'This does what I was trying to do but in a correct way.
          'I can have all 6 files open at the same time now!
          Print "Correct way to automatically assign file handles."
          for idx = 1 to 6
          hnarray$(idx) = "#autofile" + str$(idx)
          file$ = "File"+str$(idx)
          open file$ for append as #noname 'NEVER put the $ on the end here
          maphandle #noname, hnarray$(idx) 'This assigns my generated handle to the file
          Print file$;" as handle ";hnarray$(idx)
          next
          print
          print "Now close the files"
          for idx = 1 to 6
          hn$ = hnarray$(idx)
          close #hn$ 'Can't directly use an array in a close statement
          print "Closed ";hn$
          next
          end
        • Sarmed N.
          Have you a way to build a string variable from two strings variables? If you have, it will be very useful indeed. I try but failed. ---code AB$= 3000 C$= A
          Message 4 of 4 , Jun 15, 2013
            Have you a way to build a string variable from two strings variables?
            If you have, it will be very useful indeed.
            I try but failed.

            '---code
            AB$="3000"
            C$="A"
            R$="B$"
            '----------
            print AB$
            print C$;R$
            wait
            '---code

            Thank you



            ________________________________
            From: Richard <glitz486@...>
            To: libertybasic@yahoogroups.com
            Sent: Sunday, June 16, 2013 12:13 AM
            Subject: [libertybasic] Re: Super cool bug/feature?



             


            --- In libertybasic@yahoogroups.com, Stefan Pendl <pendl2megabit@...> wrote:
            > It works, but is it correct?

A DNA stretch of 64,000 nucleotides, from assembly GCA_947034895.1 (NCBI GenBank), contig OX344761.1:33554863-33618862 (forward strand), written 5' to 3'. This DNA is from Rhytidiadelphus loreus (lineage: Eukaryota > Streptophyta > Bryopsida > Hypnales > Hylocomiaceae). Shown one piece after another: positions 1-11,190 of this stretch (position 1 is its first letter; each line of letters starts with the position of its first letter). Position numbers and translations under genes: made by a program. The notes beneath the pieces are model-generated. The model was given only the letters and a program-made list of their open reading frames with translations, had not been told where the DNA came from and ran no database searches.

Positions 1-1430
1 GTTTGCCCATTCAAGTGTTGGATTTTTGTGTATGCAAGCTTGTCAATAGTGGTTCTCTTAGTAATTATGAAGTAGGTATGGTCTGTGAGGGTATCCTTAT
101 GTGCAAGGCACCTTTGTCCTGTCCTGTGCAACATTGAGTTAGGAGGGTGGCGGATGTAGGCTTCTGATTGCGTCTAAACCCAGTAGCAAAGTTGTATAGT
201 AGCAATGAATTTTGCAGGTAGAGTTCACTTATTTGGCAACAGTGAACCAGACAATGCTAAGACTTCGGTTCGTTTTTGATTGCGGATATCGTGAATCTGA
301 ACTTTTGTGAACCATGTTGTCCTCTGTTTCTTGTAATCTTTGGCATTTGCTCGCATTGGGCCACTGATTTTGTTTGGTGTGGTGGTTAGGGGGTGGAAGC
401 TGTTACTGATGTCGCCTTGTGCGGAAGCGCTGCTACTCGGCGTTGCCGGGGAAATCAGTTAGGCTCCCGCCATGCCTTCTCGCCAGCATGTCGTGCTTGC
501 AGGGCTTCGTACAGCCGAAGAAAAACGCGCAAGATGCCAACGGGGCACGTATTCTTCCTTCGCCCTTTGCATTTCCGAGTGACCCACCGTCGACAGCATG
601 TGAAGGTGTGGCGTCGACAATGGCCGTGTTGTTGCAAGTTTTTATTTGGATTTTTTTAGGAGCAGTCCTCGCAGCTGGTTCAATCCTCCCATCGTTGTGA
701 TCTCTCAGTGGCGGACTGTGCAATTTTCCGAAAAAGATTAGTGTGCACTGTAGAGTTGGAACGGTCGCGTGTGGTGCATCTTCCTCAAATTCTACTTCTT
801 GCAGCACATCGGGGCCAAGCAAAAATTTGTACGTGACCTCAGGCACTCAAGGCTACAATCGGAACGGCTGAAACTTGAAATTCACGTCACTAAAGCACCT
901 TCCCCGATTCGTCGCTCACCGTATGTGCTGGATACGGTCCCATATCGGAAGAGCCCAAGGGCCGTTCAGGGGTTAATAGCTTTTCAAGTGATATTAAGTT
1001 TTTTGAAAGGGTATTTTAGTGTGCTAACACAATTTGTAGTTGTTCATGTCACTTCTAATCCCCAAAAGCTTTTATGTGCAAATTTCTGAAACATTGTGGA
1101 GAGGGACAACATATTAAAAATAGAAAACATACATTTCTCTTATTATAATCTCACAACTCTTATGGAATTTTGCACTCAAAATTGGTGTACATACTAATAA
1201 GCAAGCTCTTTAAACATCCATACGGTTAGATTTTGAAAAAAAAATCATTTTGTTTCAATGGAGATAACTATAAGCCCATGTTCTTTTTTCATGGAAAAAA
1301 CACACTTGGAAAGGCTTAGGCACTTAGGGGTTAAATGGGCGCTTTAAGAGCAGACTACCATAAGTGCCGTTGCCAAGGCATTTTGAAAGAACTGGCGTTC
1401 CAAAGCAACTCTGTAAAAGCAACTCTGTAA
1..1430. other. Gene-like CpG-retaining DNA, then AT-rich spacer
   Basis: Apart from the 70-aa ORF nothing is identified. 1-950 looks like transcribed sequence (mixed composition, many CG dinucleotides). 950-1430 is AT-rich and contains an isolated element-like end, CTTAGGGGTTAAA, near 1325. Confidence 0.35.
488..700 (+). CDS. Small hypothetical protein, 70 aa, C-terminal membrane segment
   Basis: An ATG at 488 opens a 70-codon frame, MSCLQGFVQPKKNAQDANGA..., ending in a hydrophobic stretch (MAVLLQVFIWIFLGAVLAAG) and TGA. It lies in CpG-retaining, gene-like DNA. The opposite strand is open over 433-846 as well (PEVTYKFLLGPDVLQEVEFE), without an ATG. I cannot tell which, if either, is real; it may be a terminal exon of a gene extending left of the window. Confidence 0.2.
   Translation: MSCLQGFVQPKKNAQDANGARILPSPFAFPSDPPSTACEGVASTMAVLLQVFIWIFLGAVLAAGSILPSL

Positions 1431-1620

I'm quite certain it is NOT correct. You are right that this shouldn't be used. It's useless anyway, since it errors out at runtime if you try to open two files at the same time. (Note my example carefully closes each file before opening another..Imagine trying to figure this one out in a large application!)

            I've always been very impressed with the quality of LB. It's why I've been using it for decades. This is the only time I've ever personally seen a hole in the syntax checking. Just thought it should be seen!

            Having said that, and not wanting to mislead anyone, here is a way this could be done correctly:

            'This does what I was trying to do but in a correct way.
            'I can have all 6 files open at the same time now!
            Print "Correct way to automatically assign file handles."
            for idx = 1 to 6
            hnarray$(idx) = "#autofile" + str$(idx)
            file$ = "File"+str$(idx)
            open file$ for append as #noname 'NEVER put the $ on the end here
            maphandle #noname, hnarray$(idx) 'This assigns my generated handle to the file
            Print file$;" as handle ";hnarray$(idx)
            next
            print
            print "Now close the files"
            for idx = 1 to 6
            hn$ = hnarray$(idx)
            close #hn$ 'Can't directly use an array in a close statement
            print "Closed ";hn$
            next
            end